Lowellville to get bike path money
LOWELLVILLE — The first fix-up phase for the portion of Stavich Bike Trail that runs through Lowellville will be under way in 2021.
Village officials were informed Thursday they have received a $285,000 Transportation Alternatives Program grant through the Ohio Department of Transportation and Eastgate Regional Council of Governments for repairs on the trail.
The village will be responsible for 20 percent of the amount granted as well as any overage costs.
Lowellville will oversee maintenance of roughly 3 miles of the trail, from Struthers into Pennsylvania, Richard Day, village administrator, said.
Day said that officials have been working on the bike trail plan “for a long time.”
Now that the funds have been awarded, Day said that studies regarding culverts and drainage need to be conducted “so we don’t run into problems during the repaving of the bike path.”
The village is still assessing a contract with First Energy, which owns land in which the trail is located.
Features for the bike trail cannot be built without the company’s permission, but Lowellville could take ownership of the land — although that would be a liability to the village, Day said.
Should anything happen to lines and poles that are located along the bike trail path, First Energy would need access with its large equipment to fix the problems. The question of who would be responsible to fix the path if it’s damaged is being looked into.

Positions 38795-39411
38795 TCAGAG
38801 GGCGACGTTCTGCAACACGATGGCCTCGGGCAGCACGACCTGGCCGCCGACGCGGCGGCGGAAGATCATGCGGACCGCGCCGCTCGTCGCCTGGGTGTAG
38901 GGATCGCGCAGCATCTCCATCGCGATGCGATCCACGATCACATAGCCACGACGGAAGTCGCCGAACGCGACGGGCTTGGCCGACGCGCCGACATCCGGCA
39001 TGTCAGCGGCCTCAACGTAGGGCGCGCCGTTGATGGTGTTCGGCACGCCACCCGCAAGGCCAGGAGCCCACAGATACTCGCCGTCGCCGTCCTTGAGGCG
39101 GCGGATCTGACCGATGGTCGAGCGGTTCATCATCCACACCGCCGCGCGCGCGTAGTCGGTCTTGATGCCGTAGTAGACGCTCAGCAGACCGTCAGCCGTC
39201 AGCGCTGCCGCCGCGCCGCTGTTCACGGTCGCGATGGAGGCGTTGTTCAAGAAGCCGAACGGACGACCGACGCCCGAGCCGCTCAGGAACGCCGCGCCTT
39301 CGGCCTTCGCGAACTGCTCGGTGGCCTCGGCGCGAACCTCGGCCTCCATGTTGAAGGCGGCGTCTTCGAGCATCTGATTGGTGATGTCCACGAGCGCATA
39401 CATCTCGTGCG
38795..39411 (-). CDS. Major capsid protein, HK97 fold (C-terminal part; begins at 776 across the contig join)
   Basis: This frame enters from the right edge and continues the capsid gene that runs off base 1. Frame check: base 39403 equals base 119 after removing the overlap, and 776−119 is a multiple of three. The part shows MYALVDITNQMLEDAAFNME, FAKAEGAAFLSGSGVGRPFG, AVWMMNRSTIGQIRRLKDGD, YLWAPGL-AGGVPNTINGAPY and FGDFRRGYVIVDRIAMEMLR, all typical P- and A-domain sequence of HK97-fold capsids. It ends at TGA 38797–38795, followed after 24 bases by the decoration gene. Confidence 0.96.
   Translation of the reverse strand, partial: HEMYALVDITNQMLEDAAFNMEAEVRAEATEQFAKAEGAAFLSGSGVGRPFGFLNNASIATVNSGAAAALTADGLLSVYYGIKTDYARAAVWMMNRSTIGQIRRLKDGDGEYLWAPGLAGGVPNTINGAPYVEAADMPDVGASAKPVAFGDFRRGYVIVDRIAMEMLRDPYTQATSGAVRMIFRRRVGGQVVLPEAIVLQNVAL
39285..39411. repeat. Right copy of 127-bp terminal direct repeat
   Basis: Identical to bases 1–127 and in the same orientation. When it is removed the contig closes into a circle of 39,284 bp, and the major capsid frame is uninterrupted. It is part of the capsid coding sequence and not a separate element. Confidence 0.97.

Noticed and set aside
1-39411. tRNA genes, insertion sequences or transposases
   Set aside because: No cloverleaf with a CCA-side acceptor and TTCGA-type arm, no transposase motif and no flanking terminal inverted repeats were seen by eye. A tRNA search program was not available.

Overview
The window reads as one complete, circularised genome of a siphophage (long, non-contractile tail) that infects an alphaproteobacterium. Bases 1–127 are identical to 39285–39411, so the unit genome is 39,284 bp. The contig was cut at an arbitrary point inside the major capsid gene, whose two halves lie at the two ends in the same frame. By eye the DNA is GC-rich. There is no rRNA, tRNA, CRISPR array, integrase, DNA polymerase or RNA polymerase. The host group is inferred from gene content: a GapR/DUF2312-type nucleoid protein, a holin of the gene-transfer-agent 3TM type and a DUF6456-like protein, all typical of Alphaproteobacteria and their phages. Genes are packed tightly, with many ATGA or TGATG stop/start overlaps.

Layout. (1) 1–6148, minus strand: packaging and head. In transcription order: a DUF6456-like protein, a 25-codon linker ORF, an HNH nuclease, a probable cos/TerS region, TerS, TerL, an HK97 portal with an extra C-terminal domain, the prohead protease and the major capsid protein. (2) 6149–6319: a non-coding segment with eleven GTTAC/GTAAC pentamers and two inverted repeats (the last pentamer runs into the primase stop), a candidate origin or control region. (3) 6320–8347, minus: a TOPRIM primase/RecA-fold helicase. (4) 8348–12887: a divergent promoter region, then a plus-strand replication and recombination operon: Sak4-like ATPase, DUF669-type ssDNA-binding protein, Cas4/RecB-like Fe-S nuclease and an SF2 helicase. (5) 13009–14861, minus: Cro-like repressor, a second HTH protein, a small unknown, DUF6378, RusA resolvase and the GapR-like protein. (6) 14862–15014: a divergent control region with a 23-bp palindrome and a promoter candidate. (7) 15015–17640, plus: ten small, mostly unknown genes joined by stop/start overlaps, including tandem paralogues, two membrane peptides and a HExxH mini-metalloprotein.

Mayor Jim Iudiciani said village officials “are very excited to receive this first phase” grant.
News of the bike path grant comes as Lowellville administration works on economic development.
Iudiciani said that originally, a comprehensive plan was in the works to identify parcels for development. As data was collected, the study turned into a development plan, he added.
Starting this year, Iudiciani said plans to grow Water Street, located on the north side of the Mahoning River, are in motion.
The economic growth doesn’t have an end date, either. “It’s going to be a job in progress,” he said.
Iudiciani said there are ways officials are studying to best attract interested developers. “We have abatements and incentives out the kazoo through the village, through the county, through the state.”
Although a need for a joint economic development district, or JEDD, hasn’t been determined, Iudiciani said a Lowellville incentive grant based on income tax has been created.
One example Iudiciani gave was if a company comes to Lowellville and invests money on constructing a new buildling, it may get an abatement for 10 years up to 75 percent.
“We have a marketing hit list” of potential businesses and developers, Iudiciani said.
That list includes people who may bring a yoga studio, bakeries and boutiques, as well as lawyers, home developers and medical professionals. “We need to grow Lowellville,” the mayor said.
Currently, part of the river is being dredged while the extraction of the dam will be complete later this year. Iudiciani said that a bike and kayak rental space will be added.
Talks of looking into an entertainment district are happening, he added, so that additional liquor licenses can be secured.
“The whole idea… We have the biggest opportunity to make this a destination-oriented community,” Iudiciani said.